Franklin Gutierrez and His Potential Impact


In the year 2000, the Los Angeles Dodgers signed an amateur free agent by the name of Franklin Gutierrez. He was just 17 years old at the time. By 2004, he was considered a top prospect with 5-tool potential and was traded to the Cleveland Indians for Milton Bradley. He was a part of the Indians’ organization until 2008, when he was traded to the Seattle Mariners. He effectively stayed with Seattle until 2017 when the Dodgers signed him yet again, this time at the age of 34, to a 1 year/$2.6 million deal with added incentives potentially making the deal worth an even $3 million. As the deal was made late into the offseason (Feb. 10th), it was clear this move was made simply for right-handed offensive depth, or rather depth that can hit left-handed pitching well. It’s no secret that lefty pitching was perhaps the 2016 Dodgers’ greatest challenge outside of battling against the record-breaking DL count. Will Franklin Gutierrez help the Dodgers avoid such struggles this year? Let’s take a look at what he did last year starting with some basic cumulative, participation numbers:


2016 Stats Total vs. LHP vs. RHP
Games Played 98 86 45
At-Bats 248 186 62
Plate Appearances 283 217 66


One important note: He only started 62 of the 98 games he played in. It is important to notice how the more specific one looks at his participation last year, the greater the discrepancy in production against LHP vs. RHP gets. One could infer from this that he was likely used as a right-handed platoon player. The Dodgers have a ton of outfielders in the spectrum of decent to potentially great. Depending on how they perform, especially Enrique Hernandez, Scott Van Slyke, and, of course, Yasiel Puig, Gutierrez can potentially get quite a bit of playing time against LHP. One obvious platoon partner is Andre Ethier. Despite missing almost all of the 2016 season, Ethier is said to be healthy and expected to make a return to the 25-man roster in April. Both veterans that have primarily played right field throughout their careers, could end up platooning in left field instead if Yasiel Puig plays to the potential he’s shown in the past. Additionally, Trayce Thompson is a competitor of Gutierrez for the platoon spot. Despite sustaining a long-term back injury last year, he made quite a splash in the 80 games he played for Los Angeles. Andrew Toles is another player to keep an eye on, as he can possibly propel himself back into a starting job over either veteran.  As expected with so much depth, there is a lot up in the air at the moment with no clear answer. In the event that Gutierrez finds himself in a role similar to his platoon role in Seattle last year, what can he really provide on the field? Let’s once again take a look at his numbers from last year, this time with actual production statistics:


2016 Stats Total vs. LHP vs. RHP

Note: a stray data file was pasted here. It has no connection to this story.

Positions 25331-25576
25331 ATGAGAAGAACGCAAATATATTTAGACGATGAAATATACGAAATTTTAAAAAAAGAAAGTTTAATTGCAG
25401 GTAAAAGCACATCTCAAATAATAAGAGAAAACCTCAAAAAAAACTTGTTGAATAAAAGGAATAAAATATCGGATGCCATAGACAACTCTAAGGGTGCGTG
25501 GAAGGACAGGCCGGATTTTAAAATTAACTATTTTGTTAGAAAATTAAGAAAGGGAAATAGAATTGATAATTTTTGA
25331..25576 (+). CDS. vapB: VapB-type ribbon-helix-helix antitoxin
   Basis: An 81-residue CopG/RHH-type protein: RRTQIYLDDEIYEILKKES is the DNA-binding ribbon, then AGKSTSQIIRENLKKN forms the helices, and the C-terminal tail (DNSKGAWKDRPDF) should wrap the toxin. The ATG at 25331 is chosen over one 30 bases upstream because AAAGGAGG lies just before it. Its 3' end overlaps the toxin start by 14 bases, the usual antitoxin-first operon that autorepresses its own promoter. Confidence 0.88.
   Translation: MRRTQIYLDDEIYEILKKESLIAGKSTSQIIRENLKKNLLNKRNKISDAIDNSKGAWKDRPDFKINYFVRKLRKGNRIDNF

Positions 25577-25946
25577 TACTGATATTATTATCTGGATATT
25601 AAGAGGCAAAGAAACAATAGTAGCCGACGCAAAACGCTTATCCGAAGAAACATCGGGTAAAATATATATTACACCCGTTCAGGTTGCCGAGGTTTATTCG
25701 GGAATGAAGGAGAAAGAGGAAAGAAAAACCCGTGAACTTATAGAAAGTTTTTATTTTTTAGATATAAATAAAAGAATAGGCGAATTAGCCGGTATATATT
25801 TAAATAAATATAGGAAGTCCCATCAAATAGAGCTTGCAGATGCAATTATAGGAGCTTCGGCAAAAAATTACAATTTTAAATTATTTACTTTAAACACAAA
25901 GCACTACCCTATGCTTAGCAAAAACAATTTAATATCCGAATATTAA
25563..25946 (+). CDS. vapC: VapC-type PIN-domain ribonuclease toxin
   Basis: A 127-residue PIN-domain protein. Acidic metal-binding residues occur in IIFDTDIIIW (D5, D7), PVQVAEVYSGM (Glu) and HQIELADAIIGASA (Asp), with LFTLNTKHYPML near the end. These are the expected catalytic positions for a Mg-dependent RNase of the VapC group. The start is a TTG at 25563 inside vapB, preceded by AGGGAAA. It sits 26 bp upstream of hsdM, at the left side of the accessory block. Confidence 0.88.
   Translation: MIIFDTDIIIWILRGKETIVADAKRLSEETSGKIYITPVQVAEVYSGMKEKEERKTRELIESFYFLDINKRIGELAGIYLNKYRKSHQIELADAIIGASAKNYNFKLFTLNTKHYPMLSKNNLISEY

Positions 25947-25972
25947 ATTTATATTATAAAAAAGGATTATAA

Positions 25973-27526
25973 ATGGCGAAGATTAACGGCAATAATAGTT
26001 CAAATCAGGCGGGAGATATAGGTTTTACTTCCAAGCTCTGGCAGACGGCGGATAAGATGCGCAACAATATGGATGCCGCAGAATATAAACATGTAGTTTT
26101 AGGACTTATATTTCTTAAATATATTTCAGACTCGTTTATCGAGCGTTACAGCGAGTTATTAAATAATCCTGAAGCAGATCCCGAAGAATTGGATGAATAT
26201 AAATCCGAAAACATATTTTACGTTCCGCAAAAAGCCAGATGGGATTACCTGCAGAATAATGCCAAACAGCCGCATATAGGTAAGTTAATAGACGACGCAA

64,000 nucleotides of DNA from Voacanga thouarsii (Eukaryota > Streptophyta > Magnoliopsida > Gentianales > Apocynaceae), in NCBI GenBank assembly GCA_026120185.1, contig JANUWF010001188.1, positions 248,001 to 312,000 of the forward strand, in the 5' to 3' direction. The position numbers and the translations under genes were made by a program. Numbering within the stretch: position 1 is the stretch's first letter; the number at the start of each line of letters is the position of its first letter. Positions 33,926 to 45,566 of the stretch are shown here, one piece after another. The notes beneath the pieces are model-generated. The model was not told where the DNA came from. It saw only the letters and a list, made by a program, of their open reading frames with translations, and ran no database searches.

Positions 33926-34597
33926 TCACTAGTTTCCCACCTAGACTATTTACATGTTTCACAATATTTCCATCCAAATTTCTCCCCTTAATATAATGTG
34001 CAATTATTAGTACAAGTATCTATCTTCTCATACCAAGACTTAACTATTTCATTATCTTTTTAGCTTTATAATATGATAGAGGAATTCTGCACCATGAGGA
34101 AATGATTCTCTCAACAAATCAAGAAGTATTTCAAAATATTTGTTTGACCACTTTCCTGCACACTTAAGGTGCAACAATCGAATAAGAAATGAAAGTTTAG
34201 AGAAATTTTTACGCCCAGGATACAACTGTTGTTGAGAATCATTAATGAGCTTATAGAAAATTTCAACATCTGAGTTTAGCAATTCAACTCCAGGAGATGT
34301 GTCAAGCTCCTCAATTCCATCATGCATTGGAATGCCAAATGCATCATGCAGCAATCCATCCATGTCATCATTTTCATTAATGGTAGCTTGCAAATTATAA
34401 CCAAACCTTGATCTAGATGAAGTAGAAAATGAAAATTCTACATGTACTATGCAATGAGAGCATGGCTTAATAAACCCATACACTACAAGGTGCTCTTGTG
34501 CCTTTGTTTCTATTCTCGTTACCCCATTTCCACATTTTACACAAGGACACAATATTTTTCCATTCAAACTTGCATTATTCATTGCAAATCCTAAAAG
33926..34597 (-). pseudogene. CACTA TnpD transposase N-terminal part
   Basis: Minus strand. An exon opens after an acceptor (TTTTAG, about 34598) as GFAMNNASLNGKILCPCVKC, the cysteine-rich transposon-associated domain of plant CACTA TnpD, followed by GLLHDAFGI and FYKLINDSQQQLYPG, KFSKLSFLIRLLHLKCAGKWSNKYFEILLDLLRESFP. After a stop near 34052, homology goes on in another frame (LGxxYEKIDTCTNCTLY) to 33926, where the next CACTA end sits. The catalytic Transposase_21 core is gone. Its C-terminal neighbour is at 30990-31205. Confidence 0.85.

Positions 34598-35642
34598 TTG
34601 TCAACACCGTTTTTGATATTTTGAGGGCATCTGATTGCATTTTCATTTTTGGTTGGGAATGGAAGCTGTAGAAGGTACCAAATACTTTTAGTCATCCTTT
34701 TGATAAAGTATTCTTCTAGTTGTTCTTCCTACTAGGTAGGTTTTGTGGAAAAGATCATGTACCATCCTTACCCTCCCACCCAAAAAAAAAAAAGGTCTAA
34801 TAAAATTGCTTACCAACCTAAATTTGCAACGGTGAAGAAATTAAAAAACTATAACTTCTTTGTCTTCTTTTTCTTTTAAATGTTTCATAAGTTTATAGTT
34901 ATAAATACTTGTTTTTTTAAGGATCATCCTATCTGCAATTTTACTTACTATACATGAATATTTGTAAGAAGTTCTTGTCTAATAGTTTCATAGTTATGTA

Batting Average .246 .280 .145
Hits 61 52 9
Home Runs 14 12 2
RBIs 39 32 7
Strikeouts 85 60 25
Walks 29 27 2


As seen above, Gutierrez against LHP performed head-and-shoulders above Gutierrez against RHP. While, of course, he did get more consistent playing time against LHP, the numbers still speak strongly — he is just simply better against LHP. One thing that looks rough at first is that about ¾ of his Ks were against LHP, but it’s important to remember that ¾ of his at-bats were against LHP. That said, strikeouts seem to be an issue for him as he had a K% of 30% last season. For comparison, Corey Seager’s was 19.4%, Yasmani Grandal’s was 25.4%, and Joc Pederson’s was 27.3%. If Gutierrez can cut down on the strikeouts, he would make a strong case for being a platoon partner, be it with Andre Ethier or another of the Dodgers’ many outfield options. Be that as it may, he’ll first have to prove he can still put up those numbers. That’s usually what Spring Training is for, but so far it hasn’t looked great for him. While Yasiel Puig has looked very promising yet again, Gutierrez was hitless in his first 16 at-bats of the spring. However, of those first 16 at-bats, 12 of them were against RHP. The Dodgers were possibly just testing his weak spot to see if he could find his stroke against that added adversity. Nonetheless, hitless is hitless. That was until Friday night in the Dodgers’ powerful 12-2 victory over the Texas Rangers. He finally connected on a 2-run homer to right field off Cole Hamels, who is, of course, a left-handed pitcher. Perhaps just a lucky stroke and the struggles and slumping will continue, or perhaps he has found his swing again and will fight throughout the rest of spring to prove himself deserving of that platoon spot. I believe he still has a strong chance at making it happen. As Dodgers’ manager Dave Roberts said, “With a guy like Guti, it doesn’t take much to find his stroke. […] He’ll get there.”

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